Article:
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China’s Ant Group Facing $1.1bn Fine, to End PBOC Revamp

The penalty will pave the way for fintech giant to become a financial holding company and eventually allow it to revive its plan for a stock market listing.

Chinese financial authorities are set to issue a fine of at least 8 billion yuan ($1.1 billion) on Ant Group, sources have revealed.
Jack Ma has stayed out of the limelight since his infamous speech in late 2020 and the crackdown by regulators on his and many other tech companies in China. File photo from 2015 by Reuters.


Chinese financial authorities are set to issue a fine of at least 8 billion yuan ($1.1 billion) on Ant Group, sources have revealed.

The news is expected to end the fintech giant’s regulatory restructuring, which has dragged on for two and a half years.

The People’s Bank of China, which has been driving the revamp at Ant since its $37-billion IPO was scuttled in late 2020, is expected to disclose the fine in coming days.

The penalty, which would be one of the largest ever fines for an internet company in the country, will help pave the way for the fintech firm to secure a financial holding company licence, seek growth, and eventually revive its plan for a stock market listing.


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New PBOC governor Pan oversaw revamp

For the broader technology sector, an Ant fine would mark a key step towards the conclusion to China’s bruising crackdown on private enterprises that began with the scrapping of Ant’s IPO and which has subsequently wiped billions off the market value of several companies.

Ant and the PBOC did not immediately respond to a request for comment. The sources did not wish to be named as they were not authorized to speak to the media.

Founded by billionaire Jack Ma, Ant undertakes payment processing, consumer lending and insurance products distribution, among other businesses. In mid-2020 before its IPO was pulled, it was valued by some investors at more than $300 billion.

Since April 2021, Ant has been formally undergoing a sweeping business restructuring, which includes turning itself into a financial holding company that would subject it to rules and capital requirements similar to those for banks.

Any announcement of the fine on Ant would come soon after China’s ruling Communist Party appointed central bank Deputy Governor Pan Gongsheng as the bank’s party secretary, a move two policy sources said would be a prelude to appointing him governor.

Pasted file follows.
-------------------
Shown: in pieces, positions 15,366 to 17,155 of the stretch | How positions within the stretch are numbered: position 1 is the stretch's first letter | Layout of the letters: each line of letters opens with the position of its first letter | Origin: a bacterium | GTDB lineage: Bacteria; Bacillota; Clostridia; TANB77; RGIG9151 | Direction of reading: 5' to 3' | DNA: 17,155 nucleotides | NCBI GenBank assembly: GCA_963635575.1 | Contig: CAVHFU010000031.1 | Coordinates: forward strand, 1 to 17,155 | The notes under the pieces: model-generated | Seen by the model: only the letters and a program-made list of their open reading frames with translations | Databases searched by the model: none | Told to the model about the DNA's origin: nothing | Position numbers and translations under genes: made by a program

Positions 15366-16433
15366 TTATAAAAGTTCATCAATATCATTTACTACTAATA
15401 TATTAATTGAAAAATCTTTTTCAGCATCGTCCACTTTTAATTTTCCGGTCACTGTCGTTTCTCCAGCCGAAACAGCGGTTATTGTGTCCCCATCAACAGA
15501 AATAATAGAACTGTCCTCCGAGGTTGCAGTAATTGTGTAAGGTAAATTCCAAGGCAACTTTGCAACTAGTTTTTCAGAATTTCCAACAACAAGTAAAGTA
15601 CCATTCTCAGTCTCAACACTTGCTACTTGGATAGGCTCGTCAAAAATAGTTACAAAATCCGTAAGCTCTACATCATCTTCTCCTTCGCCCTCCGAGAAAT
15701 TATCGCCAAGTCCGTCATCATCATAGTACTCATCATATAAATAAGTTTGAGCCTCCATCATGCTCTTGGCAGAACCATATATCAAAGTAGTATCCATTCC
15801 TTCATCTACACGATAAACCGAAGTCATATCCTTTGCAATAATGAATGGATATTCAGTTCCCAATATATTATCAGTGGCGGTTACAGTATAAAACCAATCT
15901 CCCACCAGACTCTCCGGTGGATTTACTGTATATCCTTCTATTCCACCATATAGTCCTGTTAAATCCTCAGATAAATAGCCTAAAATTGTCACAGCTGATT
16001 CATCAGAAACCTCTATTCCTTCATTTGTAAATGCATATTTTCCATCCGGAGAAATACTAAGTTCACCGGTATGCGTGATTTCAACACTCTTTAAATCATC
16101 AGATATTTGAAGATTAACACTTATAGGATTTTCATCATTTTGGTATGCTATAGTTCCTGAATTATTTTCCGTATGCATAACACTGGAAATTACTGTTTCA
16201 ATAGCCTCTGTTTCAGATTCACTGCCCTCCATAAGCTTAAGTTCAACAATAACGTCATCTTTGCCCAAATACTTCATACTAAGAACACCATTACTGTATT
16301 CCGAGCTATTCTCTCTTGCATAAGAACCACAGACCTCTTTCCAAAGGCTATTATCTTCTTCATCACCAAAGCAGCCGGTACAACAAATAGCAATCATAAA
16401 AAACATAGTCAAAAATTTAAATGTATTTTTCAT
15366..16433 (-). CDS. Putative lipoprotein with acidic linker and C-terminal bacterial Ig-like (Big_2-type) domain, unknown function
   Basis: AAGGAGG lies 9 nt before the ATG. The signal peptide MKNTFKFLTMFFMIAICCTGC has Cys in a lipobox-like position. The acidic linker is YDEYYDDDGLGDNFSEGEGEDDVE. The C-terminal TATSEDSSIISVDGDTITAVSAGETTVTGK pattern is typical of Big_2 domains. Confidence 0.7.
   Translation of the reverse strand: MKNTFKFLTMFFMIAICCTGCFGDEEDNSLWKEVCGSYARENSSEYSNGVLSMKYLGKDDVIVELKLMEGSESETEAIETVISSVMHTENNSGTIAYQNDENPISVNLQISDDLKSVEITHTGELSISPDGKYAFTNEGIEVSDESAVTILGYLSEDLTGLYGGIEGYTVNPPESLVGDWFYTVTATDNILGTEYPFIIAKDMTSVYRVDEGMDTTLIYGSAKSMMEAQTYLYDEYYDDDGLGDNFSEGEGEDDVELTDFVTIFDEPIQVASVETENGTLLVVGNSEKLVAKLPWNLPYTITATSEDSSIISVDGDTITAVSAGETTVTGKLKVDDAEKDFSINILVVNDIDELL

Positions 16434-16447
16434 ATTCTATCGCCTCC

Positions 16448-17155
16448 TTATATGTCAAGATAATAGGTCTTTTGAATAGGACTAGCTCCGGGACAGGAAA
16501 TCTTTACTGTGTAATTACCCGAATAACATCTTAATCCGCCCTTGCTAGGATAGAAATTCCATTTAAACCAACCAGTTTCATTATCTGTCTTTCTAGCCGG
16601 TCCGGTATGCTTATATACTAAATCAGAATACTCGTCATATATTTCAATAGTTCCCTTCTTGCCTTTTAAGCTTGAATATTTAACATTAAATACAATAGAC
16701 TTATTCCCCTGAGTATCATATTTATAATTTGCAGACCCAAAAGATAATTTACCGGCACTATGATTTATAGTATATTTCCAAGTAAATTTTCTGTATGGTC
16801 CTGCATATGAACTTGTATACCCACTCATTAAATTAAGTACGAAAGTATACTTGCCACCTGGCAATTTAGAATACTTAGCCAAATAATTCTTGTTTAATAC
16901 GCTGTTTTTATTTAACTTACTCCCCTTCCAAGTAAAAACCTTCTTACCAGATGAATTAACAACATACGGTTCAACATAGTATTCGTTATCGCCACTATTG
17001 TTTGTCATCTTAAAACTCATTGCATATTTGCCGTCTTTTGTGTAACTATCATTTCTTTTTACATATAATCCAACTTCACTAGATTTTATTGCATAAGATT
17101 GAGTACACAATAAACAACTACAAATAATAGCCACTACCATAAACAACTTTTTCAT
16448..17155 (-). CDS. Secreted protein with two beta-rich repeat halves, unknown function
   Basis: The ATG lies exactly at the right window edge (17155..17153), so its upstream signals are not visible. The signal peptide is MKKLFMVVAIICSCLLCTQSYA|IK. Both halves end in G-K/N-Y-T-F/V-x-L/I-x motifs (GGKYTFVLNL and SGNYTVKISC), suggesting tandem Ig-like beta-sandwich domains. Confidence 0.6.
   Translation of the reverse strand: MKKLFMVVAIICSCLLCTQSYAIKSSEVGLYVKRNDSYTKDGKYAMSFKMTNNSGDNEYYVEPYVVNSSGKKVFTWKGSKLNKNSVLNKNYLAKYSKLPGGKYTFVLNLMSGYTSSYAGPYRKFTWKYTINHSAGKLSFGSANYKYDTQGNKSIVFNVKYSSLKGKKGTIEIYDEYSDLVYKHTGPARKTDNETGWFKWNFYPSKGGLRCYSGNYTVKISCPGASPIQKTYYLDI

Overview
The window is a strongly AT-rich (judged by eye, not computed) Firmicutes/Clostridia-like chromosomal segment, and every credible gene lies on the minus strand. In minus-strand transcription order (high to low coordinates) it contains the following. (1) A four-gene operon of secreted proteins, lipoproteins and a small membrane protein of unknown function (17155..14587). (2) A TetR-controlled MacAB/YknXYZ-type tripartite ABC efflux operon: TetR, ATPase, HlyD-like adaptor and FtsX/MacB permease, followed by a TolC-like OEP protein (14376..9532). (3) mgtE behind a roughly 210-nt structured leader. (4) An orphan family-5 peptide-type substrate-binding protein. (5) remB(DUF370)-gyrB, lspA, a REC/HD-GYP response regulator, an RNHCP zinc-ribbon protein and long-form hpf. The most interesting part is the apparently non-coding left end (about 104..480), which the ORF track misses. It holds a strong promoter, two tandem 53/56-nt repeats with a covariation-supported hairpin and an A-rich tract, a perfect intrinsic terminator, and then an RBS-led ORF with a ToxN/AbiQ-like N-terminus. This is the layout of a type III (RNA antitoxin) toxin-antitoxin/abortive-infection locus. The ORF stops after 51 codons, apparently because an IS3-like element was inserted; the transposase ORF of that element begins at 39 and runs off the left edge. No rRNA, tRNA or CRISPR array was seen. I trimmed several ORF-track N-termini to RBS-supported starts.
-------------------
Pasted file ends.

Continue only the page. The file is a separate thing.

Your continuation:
He is one of the main regulatory officials overseeing Ant’s revamp and has attended several meetings with the company about the fine and the revamp, according to the sources.

The National Financial Regulatory Administration, a new government body under the State Council, is now the primary regulator to grant Ant the licence, the sources said.

The NFRA did not immediately respond to a request for comment. The PBOC did not immediately respond to a request for comment on Pan’s role either.


Penalty follows Ma’s return to China

The size of the fine has been revised to at least 8 billion yuan, the sources said. Reuters reported in April that Chinese regulators were considering fining Ant about 5 billion yuan, a lower sum than what they had in mind initially.

Ant’s fine would be the largest regulatory penalty imposed on a Chinese internet company since ride-hailing major Didi Global was fined $1.2 billion by China’s cybersecurity regulator last year.

The fintech firm’s affiliate, e-commerce titan Alibaba Group, was fined a record 18 billion yuan ($2.8 billion) in 2021 for antitrust violations.

A fine on Ant would come at a time Chinese authorities are keen to boost private sector confidence as the $17-trillion economy struggles to recover despite the lifting of zero-Covid curbs earlier this year.

It would also follow the return to China of Ma earlier this year after spending many months overseas. Ma, who also founded Alibaba, withdrew from public view in late 2020 after giving a speech criticising China’s regulatory system, an event widely regarded as a trigger for the crackdown on industry.

He previously owned more than 50% of the voting rights at Ant, but in January it said he would give up control of the company as part of the revamp.


  • Reuters with additional editing by Jim Pollard




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Jim Pollard

Jim Pollard is an Australian journalist based in Thailand since 1999. He worked for News Ltd papers in Sydney, Perth, London and Melbourne before travelling through SE Asia in the late 90s. He was a senior editor at The Nation for 17+ years.


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